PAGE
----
What is GPS? How Global Positioning Systems Work

What is GPS

It might surprise you, but GPS has been around since the 1970’s. However, it was only in the year 2000 when ‘selective availability’ was turned off, that navigation in the modern world really started to change. With in-built GPS navigation now in our smartphones, vehicles, and even watches, it’s almost impossible to get lost these days.

So, what exactly is GPS and how does it work? Let’s take a look at the inner workings of the world’s foremost navigation technology.

 

GPS: Global Positioning Systems

The term ‘GPS system’ is actually a misnomer, it really is an advanced solution with a multitude of parts. More than just a single tool, GPS is made up of a collection of devices, satellites, and other connections that exist all over the world in different locations, both on ground and in space, working together to provide accurate location, time, speed, direction, and altitude information.

Apart from being a key part of any navigation aid, GPS lends itself to multiple alternate uses that require accurate timing, such as traffic signal timing, and even ensuring our mobile phone technology works reliably.

 

How Does GPS Work?

GPS requires three elements to work — GPS satellites in orbit around the Earth, a GPS receiver on the Earth, and the signals that is sent between them.

As the GPS satellites orbit the planet earth, each GPS satellites transmit a unique ID signal plus information on where the other GPS satellites are. These signals are picked up by a GPS receiver on the ground that decodes the data to identify which satellite they belong to and the corresponding data.

Using this data, a GPS receiver is able to calculate the distance it is from different satellites to obtain its exact location. A minimum of four satellite signals are needed to obtain a location, which it does using triangulation, but with over 30 GPS satellites in orbit, devices usually receive eight or more signals at a time.

GPS receiver technology is now commonly found in personal devices such as smartphones, watches, tracking tags, as well as most modern cars and after market vehicle fleet management technology. This is how you can know exactly where you are on a navigation app, as well as key information like how fast you are travelling and the next turn to take.

 

When Was the Satellite System Created?

The GPS satellite system was first initiated by the U.S. Department of Defence in 1973 with an initial fleet of 24 satellites. Although GPS was initially created for military use, this was modified to allow public access in the 1980s.

The GPS satellite network established by the USA is no longer the only network around the Earth — more countries have since launched their own satellite navigation systems that offer similar functionality, such as Russia’s GLONASS, and the European Union’s Galileo. The modern ‘GPS’ receiver will likely be configured to decode more than one system, increasing the accuracy of its position solution under difficult conditions.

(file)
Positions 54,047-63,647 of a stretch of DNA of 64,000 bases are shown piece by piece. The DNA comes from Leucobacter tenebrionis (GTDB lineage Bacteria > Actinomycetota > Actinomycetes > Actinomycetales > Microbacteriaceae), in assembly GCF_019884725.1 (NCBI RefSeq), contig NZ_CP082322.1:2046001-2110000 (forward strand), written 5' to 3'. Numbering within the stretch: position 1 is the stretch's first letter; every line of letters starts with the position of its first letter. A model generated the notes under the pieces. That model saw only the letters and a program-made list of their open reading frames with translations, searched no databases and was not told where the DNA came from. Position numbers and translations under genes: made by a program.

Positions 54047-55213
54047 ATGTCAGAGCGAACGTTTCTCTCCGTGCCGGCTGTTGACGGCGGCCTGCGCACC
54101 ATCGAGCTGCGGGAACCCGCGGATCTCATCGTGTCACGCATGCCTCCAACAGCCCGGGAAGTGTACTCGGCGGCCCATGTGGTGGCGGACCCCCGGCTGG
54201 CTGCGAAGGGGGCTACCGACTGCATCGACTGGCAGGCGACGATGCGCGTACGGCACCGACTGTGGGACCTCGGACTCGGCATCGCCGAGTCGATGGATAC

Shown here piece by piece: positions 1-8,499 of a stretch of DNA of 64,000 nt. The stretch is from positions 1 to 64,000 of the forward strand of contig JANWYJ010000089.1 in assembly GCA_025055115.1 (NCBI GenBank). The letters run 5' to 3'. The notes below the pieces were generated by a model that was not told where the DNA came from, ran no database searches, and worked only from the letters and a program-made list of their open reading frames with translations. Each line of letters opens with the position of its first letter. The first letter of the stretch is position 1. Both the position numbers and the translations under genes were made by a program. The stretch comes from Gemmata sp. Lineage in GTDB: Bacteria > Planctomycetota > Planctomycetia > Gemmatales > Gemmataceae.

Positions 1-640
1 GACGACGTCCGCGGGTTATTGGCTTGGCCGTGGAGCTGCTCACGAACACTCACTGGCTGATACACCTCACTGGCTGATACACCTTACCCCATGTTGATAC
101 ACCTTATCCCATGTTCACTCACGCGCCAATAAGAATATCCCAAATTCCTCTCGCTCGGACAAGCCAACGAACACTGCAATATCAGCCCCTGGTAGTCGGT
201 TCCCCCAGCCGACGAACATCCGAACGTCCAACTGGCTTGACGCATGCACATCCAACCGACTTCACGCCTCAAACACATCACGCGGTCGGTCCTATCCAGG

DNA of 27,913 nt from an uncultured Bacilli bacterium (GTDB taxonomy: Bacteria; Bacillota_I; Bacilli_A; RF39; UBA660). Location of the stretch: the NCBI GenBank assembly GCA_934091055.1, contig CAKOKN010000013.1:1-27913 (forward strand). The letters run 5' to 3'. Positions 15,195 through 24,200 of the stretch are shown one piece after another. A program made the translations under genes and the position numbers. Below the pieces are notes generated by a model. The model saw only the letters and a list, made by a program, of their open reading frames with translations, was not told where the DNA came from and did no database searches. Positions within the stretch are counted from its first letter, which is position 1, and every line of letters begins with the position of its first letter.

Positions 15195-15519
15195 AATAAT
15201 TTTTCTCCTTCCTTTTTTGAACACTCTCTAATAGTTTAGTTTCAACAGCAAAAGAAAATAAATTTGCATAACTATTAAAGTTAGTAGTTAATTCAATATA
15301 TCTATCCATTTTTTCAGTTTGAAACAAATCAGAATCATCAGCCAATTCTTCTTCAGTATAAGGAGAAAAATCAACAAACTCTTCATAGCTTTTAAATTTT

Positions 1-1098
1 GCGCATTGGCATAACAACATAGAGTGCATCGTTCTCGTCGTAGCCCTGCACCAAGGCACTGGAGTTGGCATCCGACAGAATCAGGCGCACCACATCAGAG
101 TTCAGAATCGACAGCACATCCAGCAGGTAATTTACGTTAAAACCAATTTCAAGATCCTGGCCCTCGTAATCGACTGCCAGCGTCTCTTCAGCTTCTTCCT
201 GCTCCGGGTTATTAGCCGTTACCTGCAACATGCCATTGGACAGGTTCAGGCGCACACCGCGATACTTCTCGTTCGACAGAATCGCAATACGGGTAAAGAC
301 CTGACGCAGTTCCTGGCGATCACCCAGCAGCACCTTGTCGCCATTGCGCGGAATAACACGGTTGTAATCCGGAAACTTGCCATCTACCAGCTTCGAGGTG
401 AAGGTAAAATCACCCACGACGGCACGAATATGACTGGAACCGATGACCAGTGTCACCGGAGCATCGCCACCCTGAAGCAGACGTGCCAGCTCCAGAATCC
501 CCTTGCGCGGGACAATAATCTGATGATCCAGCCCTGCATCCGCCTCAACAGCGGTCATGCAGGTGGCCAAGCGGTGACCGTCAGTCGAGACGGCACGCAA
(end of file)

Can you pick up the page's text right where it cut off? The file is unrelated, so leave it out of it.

How is GPS Utilised?

The biggest use of GPS is for location determination and navigation. Millions of commuters today make use of an application to get from one place to another, whether it’s by car, public transport, or on foot.

Apart from personal use, GPS has many industrial applications. It’s use in fleet telematics helps trucking fleets optimise their routes and track delivery progress of millions of parcels a day, and with its ability to accurately track locations it provides remote workers with a layer of safety in the case of emergencies.

However, the use of GPS for only locations is the tip of the iceberg — it is how the information it supplies and how this is interpreted that really drives how we can leverage the information. For example, GPS data can be used to generate map data that is useful for researchers to monitor changes in the environment or keep track of ecosystems. Modern agriculture benefits from the use of GPS technology to pinpoint crop areas that are suitable for planting or harvesting, helping to maximise yields and reduce resource waste.

 

How Accurate is GPS Data in 2024? 

Most GPS data that you receive through commercially sold devices like your smartphone are accurate within 5-10 metres. For general everyday use, this level of accuracy is sufficient.

Dedicated GPS tracking devices, on the other hand, are equipped with chipsets that are more capable of performing faster calculations based on received satellite signals. These devices offer greater location accuracy of up to 2 metres and can often integrate with platforms that can track multiple devices at a time.

Vehicle Fleet GPS Tracking Devices are the best example of this and are used by businesses to optimise their operations, from enhancing delivery routes to reducing fuel costs or poor driving behaviour.

 

The Future of GPS

GPS devices have operated on the 3G network for the past two decades. With the rise in the adoption of the much faster 4G network by telecommunication providers across Australia and the world, the existing 3G network is slated to shut down. Beyond 4G, the upcoming 5G network, boasting even higher data transmission capabilities.

This means that GPS technology all over the world is about to receive a major upgrade, and businesses that are currently using devices that only operate on the 3G network will need to make the switch in the next year.

 

Learn More with Netstar Australia

GPS technology is constantly on the move. Finding the best way to leverage GPS technology in different industries and businesses comes down to having a solid understanding of what it does, and how it can be applied.

As Australia’s Leading Telematics Provider, Netstar Australia offers a variety of telematics solutions that utilise GPS to manage fleets, track assets, and keep workers safe. To learn more about our technology, capabilities, and solutions, get in touch with Netstar Australia today.